The Crime and Corruption Commission (CCC) has today released a publication summarising insights from its examination of influencing practices in Queensland’s public sector.
The publication, Influence and transparency in Queensland’s public sector: minimising the corruption risks associated with improper influence on government decisions, highlights areas of continuing risk and opportunities for reform to improve confidence and transparency across both state and local government.
The CCC’s examination found Queensland’s regulatory framework for lobbying is already one of the strongest in Australia, and will be further strengthened by the adoption of recommendations from recent reviews, such as the Coaldrake and Yearbury reviews, together with legislative and policy reforms announced by the Queensland Government. However, the CCC’s work identified a number of areas of ongoing vulnerability to improper influence and associated corruption risks in the state’s public sector.
To address these gaps, the CCC proposes the following seven reforms to further strengthen Queensland’s integrity and accountability framework:
- Amend definitions to capture all types of influence
- Ensure greater visibility of influence at state and local government level
- Introduce better controls over the influence of former government or Opposition representatives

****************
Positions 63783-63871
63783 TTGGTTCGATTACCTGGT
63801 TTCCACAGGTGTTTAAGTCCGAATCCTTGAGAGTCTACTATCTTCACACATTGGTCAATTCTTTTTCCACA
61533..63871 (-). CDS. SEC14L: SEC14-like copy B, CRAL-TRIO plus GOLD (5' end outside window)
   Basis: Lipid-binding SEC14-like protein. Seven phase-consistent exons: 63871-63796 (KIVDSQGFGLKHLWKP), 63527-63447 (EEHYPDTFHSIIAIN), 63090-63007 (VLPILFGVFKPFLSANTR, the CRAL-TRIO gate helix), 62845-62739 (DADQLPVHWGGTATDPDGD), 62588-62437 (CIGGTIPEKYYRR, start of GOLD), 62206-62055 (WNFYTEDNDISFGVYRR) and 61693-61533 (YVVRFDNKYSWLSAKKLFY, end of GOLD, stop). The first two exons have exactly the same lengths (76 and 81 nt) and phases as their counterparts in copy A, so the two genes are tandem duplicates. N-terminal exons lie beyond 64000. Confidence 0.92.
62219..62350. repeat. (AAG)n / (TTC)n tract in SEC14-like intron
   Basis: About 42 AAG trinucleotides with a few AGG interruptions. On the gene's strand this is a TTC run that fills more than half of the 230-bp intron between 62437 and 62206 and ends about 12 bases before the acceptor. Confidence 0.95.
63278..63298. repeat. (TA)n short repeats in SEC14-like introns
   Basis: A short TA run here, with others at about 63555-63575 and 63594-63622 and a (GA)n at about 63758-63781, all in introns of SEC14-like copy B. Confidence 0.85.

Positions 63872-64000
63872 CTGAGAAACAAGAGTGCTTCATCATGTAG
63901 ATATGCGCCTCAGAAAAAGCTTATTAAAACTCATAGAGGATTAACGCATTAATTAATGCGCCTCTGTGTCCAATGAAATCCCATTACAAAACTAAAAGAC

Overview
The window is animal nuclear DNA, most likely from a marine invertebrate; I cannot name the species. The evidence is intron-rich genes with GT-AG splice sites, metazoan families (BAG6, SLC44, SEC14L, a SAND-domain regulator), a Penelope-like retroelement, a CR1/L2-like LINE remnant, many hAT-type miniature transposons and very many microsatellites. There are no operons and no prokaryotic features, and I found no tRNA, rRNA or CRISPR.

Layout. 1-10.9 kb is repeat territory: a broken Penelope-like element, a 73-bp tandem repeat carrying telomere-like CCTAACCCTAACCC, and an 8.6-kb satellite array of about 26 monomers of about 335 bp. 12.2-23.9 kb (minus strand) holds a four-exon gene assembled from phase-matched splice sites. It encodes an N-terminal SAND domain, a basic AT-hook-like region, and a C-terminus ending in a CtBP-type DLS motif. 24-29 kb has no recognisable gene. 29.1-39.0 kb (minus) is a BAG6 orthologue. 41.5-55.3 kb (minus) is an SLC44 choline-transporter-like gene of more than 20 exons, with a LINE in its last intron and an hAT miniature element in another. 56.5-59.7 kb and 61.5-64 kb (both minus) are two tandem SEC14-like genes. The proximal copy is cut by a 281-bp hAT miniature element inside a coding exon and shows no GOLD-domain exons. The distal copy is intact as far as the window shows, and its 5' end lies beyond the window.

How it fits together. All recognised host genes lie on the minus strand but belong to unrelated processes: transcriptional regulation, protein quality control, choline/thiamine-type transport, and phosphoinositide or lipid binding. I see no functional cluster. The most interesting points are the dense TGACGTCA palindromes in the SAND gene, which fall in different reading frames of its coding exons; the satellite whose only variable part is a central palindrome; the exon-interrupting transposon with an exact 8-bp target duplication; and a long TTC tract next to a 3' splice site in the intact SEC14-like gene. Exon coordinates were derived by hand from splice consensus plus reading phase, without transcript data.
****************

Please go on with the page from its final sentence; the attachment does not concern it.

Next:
- Audit compliance with post-separation restrictions
- Introduce a dual reporting platform
- Manage the risks associated with government board appointments
- Deliver education about transparency requirements and how to prevent improper influence.
A number of risk scenarios and why the related reforms are being proposed by the CCC are outlined in more detail in the publication.
The CCC’s work has been informed by the views and concerns expressed by members of the public through complaints and in 54 written submissions, as well as insights from the CCC’s information holdings and analysis of the results of its corruption investigations. The CCC also sought the views of relevant agencies and those responsible for progressing existing recommendations and reforms.
CCC Chairperson Bruce Barbour said that the proposed reforms align with best practice in other jurisdictions and would help to improve public trust and confidence that government decisions are free from improper influence.
“The public expects government decisions to be made in the best interests of the community, and that their state and local governments will be open to ideas and advocacy that can enhance the quality of those decisions,” Mr Barbour said.
“For all views to be properly considered, access to decision-makers must be equitable and transparent.”
In publishing the outcomes of its examination of these issues, the CCC is also seeking to raise awareness across the public sector of what could be considered “improper” attempts to influence decision-making.
“While advocacy to government is a legitimate and necessary part of modern democracies, some practices used to influence government decisions may carry inherent corruption risks. Public sector decision-makers must ensure they are appropriately informed about such practices and know what action to take to prevent or report it,” Mr Barbour said.
“The CCC encourages all public sector employees, elected representatives and individuals who engage with the public sector to read this publication.”
Influence and transparency in Queensland’s public sector: minimising the corruption risks associated with improper influence on government decisions can be accessed via the CCC’s website.